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Liberty Media Outmanuvers EchoStar to Save Sirius XM

By | February 18, 2009
      [Satellite News 02-17-09] Liberty Media Corp. signed a last-minute agreement to loan Sirius XM Radio the funding it needs to avoid bankruptcy, beating EchoStar to a deal it had been aggressively pushing for as the possible demise of Sirius XM’s moved closer.
          EchoStar had been banking on Sirius XM defaulting on loans due Feb. 17 by buying the satellite radio operator’s debt and hoping to gain control of the company. Liberty, led by Chairman John Malone and CEO Greg Maffei, former CFO of Microsoft, took a different strategy, promising to invest an aggregate of $530 million in the form of loans to Sirius XM and its subsidiaries in an attempt to save the satellite radio provider from bankruptcy.
          Facing criticism from investors over the company’s post-merger strategy, specifically for not refinancing the company’s debt before the economic recession took full effect in September, Sirius XM CEO Mel Karmazin led the negotiations. “We are pleased to have come to this agreement with Liberty Media, particularly in light of today’s challenging credit markets,” Karmazin said in a statement.
          Liberty said the funding will come in two phases. The first phase includes a $280 million senior secured loan from Liberty to Sirius XM — $250 million of which will be funded immediately. Sirius XM said the proceeds of that loan will be used to repay $171.6 million of its maturing 2.5 percent convertible notes due Feb. 17 and will be used for general corporate purposes, including working capital and transaction costs. The second phase provides an additional loan of $150 million to XM Satellite Radio, Sirius XM’s wholly owned subsidiary. Liberty has also agreed to offer to purchase up to $100 million of the loans outstanding under XM Satellite Radio’s existing credit facilities from the lenders.
          In exchange for the loan, Liberty will receive an equity interest in Sirius XM. Upon completion of the second phase of the Liberty investments, Sirius XM said it would issue Liberty an aggregate of 12.5 million shares of preferred stock convertible into 40 percent of the common stock of Sirius XM. Malone and Maffei will join the Sirius XM board.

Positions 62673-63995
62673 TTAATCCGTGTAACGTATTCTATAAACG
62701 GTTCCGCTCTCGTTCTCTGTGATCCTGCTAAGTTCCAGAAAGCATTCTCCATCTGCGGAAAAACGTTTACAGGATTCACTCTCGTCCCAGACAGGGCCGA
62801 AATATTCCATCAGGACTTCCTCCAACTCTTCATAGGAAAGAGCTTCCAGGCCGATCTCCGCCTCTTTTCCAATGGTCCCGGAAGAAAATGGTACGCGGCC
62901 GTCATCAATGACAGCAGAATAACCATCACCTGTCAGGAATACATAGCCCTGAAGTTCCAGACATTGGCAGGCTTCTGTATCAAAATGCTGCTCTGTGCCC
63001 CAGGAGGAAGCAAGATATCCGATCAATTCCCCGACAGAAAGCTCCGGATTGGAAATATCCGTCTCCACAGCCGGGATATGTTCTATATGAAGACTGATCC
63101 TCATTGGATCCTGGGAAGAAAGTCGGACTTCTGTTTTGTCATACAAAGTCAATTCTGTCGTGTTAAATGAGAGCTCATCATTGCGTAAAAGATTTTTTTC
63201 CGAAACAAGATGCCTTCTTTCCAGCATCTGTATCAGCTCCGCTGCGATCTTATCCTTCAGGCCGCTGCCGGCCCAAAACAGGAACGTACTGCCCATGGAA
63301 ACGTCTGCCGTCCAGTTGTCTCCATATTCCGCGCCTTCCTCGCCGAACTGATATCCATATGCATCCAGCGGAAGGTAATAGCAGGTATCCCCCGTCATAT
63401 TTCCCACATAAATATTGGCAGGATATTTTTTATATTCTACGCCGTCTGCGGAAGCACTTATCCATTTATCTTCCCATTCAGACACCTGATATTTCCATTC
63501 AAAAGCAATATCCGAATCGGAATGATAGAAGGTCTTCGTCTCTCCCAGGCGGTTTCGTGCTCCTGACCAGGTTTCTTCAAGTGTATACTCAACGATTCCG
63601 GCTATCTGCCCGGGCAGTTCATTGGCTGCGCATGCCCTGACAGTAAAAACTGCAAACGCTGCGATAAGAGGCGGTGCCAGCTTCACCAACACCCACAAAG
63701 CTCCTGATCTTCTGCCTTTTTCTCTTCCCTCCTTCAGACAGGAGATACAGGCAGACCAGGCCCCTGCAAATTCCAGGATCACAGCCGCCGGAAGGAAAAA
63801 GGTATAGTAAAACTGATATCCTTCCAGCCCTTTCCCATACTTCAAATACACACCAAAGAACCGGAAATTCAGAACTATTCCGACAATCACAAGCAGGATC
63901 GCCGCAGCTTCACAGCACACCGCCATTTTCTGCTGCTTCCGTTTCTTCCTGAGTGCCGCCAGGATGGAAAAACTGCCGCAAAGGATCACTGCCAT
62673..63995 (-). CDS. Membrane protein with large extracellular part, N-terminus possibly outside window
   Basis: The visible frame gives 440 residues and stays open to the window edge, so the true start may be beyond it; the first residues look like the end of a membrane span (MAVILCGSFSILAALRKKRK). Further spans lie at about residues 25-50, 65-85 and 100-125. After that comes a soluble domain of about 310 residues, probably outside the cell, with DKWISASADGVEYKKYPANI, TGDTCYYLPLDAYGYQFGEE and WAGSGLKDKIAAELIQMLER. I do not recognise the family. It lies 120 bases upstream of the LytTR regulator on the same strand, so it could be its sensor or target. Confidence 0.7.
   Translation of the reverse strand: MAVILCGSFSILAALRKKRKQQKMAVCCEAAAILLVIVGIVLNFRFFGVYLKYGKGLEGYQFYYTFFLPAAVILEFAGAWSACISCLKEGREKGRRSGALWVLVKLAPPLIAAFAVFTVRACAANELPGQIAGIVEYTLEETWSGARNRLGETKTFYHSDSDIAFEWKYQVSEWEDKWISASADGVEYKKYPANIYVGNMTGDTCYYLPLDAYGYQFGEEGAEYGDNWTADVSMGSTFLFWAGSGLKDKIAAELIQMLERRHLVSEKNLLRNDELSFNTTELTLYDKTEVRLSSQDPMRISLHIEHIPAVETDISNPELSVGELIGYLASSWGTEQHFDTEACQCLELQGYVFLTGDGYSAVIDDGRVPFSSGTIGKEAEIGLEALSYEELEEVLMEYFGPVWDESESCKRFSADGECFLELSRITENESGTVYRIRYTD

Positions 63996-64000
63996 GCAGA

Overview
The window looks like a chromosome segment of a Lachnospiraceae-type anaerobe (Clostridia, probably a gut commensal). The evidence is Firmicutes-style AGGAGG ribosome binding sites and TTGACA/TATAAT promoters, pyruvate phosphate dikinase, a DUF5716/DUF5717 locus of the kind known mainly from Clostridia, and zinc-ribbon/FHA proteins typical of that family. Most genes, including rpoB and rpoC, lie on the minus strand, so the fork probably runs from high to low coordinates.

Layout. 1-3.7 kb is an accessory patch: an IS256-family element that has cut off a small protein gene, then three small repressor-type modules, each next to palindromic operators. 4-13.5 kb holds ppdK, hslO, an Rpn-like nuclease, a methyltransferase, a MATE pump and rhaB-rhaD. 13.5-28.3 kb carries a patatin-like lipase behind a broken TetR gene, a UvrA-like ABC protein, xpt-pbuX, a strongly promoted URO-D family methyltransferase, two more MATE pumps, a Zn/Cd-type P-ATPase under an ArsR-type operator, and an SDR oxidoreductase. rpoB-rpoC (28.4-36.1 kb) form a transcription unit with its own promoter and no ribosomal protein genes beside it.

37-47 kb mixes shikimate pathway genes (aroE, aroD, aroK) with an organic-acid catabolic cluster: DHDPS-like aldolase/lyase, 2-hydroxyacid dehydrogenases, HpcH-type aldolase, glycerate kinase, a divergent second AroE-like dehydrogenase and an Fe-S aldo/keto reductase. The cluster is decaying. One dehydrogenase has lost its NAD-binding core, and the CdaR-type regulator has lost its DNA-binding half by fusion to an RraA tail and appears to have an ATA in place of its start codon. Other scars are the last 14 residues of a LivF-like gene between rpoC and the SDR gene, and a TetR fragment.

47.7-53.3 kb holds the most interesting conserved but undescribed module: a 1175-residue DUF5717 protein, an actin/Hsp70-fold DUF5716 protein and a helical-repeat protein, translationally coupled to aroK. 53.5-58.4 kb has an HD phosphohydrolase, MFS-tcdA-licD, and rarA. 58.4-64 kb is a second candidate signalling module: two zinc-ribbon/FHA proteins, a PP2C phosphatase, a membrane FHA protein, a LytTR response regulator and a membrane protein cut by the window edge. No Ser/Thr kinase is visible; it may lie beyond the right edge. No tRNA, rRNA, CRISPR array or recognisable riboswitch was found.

In a statement to the press issued shortly after the agreement was reached, Maffei revealed that Liberty had been contemplating the move and studying its potential asset. “We have been impressed with [Sirius XM], its operations and management team,” said Maffei. “Sirius XM’s ability to grow subscribers and revenue in a difficult financial and auto market is indicative of how listeners view this as a ‘must have’ service.”
          Karmazin said he was impressed by Liberty’s offering. “By strengthening our capital structure and enhancing our financial flexibility, this investment allows us to continue providing the great content and innovative programming our subscribers know and love.”
          Sirius XM announced it was in discussions with several financial institutions regarding financing to replace its 2.5 percent convertible notes due 2009 as early as November. Sirius XM even lowered its year-end subscriber expectations from 19.5 million to 19.1 million citing current economic conditions and a dramatic slowdown in subscriber additions through automotive channels. The company then reported a strong 2008 third quarter with pro forma revenue increases of 16 percent from the same quarter in 2007, subscriber increases of 17 percent and a 64 percent improvement in the pro forma adjusted loss from operation at $37 million.
          In Sirius XM’s third quarter release, Karmazin said the company was able to provide long-term financial and operating projections based upon slower auto production and greater cost savings and anticipated positive free cash flow of $1 billion in 2012.
          EchoStar spokesman Mark Lumpkin declined to comment on the Liberty-Sirius XM agreement.

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